'The battle of Ceutla was fought on March 25th. Andres de Tapia states that 48,000 Indians were in the engagement, but these figures are based on no actual count and merely represent the idea of multitude. In the Cronica of Gomara, as well as in Tapia's Relation, the victory is attributed to the intervention of St. James, the patron saint of Spain. Bernal Diaz does not question the miraculous apparition but observes with truly Christian humility that he was too miserable a sinner to be worthy to behold it.
Thanks to the interpreters and the prisoners taken in the battle, the cacique and his principal officers were prevailed upon to return and sue for peace. Having consented to this step, all the people returned to their homes, and peace was made on condition that they renounced the horrible human sacrifices in honour of the dead, and the odious demons whose idols they adored, and henceforth lifted up their souls to the Lord Jesus, Father of heaven and earth, born of a virgin and crucified for the salvation of the human race. They destroyed their idols, and confessed themselves subjects of the King of Spain. They promised everything, and the Spaniards instructed them as much as was possible in so short a time, distributing presents amongst them, and afterwards dismissing them. These natives believe that the Spaniards are envoys from Heaven, since being so few they dared to give battle to so great a multitude. They presented the Spaniards with a few articles of gold and twenty female slaves.1
1 Among these women was Marina of Painalla, an Aztec girl whose mother had some years previously sold her to some Indians of Xicalango in order to secure the girl's inheritance to a son by her second husband. Marina was taken to Tabasco and finally fell to the share of Portocarrero when the female booty was divided amongst the Spaniards. Knowing the language of the coast tribes which resembled that of Yucatan, she was able to communicate with Aguilar; Aztec was her mother tongue, and when the envoys from Montezuma appeared, it was speedily discovered that only through Marina could Cortes negotiate intelligibly with the Mexicans. Marina was thereupon promoted to the commander's tent, where she remained during the entire conquest, her importance daily increasing. She is described by Bernal Diaz as a woman of remarkable beauty and superior character. She betrayed her people and was faithful to the Spaniards throughout. She bore Cortes one son, Martin, and a daughter; possibly other children. In 1524 she was married to a Spanish soldier Juan Xaramillo and in the year 1537 she was still living. Consult Alaman, Disertaciones Historicas; also MacNutt's Letters of Cortes. Appendix I. to Second Letter, vol. i.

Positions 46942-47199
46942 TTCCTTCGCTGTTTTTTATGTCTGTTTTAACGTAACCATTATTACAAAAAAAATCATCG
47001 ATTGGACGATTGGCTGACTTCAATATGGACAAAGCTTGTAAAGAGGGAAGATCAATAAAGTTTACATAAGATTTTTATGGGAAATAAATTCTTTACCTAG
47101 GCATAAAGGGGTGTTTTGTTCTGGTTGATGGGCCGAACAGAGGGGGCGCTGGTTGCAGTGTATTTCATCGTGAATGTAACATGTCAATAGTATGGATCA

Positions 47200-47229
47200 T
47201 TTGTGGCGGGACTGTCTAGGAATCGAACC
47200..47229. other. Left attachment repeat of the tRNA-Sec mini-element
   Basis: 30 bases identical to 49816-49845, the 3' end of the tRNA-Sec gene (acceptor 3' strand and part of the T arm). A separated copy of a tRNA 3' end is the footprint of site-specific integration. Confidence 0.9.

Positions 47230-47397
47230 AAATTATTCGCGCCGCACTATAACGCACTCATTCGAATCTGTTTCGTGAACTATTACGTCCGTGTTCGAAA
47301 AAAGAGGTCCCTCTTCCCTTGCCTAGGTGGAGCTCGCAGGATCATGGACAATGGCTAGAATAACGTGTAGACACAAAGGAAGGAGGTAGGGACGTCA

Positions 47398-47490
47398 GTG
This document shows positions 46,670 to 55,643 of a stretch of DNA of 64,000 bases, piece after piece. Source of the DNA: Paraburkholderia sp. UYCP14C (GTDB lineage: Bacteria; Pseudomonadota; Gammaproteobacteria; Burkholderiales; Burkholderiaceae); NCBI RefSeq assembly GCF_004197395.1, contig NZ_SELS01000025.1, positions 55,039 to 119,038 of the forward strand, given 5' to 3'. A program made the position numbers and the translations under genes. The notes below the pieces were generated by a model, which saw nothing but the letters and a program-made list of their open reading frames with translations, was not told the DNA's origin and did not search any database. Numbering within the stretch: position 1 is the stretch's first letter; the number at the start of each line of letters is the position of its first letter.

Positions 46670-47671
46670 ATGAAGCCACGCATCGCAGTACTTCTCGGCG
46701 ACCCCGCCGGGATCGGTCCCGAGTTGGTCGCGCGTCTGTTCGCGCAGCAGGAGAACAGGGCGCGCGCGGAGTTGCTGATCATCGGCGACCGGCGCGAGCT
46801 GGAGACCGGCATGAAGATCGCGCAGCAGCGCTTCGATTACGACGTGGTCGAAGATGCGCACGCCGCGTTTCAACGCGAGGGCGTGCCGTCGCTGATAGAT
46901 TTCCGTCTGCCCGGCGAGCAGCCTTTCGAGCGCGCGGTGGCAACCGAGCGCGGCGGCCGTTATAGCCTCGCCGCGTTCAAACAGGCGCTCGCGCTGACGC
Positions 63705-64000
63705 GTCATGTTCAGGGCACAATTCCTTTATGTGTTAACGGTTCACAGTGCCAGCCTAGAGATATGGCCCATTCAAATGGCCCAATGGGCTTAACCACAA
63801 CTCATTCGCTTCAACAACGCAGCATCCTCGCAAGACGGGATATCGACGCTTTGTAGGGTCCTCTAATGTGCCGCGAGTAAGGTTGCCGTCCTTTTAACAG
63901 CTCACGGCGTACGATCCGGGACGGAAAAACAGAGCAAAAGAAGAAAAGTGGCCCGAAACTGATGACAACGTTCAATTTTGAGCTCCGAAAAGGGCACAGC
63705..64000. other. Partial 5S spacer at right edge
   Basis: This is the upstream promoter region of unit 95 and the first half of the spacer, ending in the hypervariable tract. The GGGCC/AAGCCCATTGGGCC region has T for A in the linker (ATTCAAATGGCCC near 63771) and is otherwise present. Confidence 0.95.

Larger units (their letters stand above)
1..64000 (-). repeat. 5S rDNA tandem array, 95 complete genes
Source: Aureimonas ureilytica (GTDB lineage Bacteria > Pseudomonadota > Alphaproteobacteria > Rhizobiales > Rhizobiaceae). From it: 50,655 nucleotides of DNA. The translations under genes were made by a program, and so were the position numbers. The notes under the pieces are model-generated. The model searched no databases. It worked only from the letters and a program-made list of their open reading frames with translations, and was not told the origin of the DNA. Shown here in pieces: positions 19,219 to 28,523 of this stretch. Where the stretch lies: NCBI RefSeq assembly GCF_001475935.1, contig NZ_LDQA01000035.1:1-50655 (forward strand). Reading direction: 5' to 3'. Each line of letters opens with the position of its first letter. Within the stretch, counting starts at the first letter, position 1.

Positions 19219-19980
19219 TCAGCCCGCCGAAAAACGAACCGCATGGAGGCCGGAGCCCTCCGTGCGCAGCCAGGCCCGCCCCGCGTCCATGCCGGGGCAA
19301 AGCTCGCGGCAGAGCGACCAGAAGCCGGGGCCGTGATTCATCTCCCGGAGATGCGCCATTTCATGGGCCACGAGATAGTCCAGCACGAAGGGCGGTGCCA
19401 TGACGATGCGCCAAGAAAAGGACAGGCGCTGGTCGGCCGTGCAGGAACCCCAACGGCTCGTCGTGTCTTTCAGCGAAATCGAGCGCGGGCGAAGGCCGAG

Everything being thus settled, Cortes left to explore other countries along the same coast. They visited the gulf noted by Alaminos during the voyage of Grijalva, and named it the Bay of San Juan; bay in the Spanish being the same thing as gulf. A mile from the bank was a walled town, containing about five hundred houses, built upon a hill. The inhabitants offered hospitality and the half of their town, if the Spaniards cared to stay permanently. It is probable that they were frightened by what had happened to the inhabitants of Potonchan, the news of which had reached them, and they hoped to secure protection of such heroes against their neighbours, for they likewise are afflicted by that malady which never disappears, and is in some fashion inborn in humanity; like all men, they thirst for dominion. The Spaniards refused to stop there permanently but agreed to make a halt.1 When they returned to the coast the people followed them and quickly built huts of green branches covered by improvised roofs against the rain. On that spot the Spaniards pitched their camp. To provide them with occupation Cortes commanded the pilot Alaminos and Francisco Montejo to explore the country towards the west, and meantime his weary men rested and those who had been wounded at Potonchan were cared for.
Fifty men embarked upon the two brigantines, the other soldiers remaining behind with the chief. Up to that time the gulf current had moderated, but hardly had the Spaniards advanced somewhat to the west, than they were seized, as it were, by a torrent rushing down from
1 Cortes landed on Good Friday which fell that year on April 21st.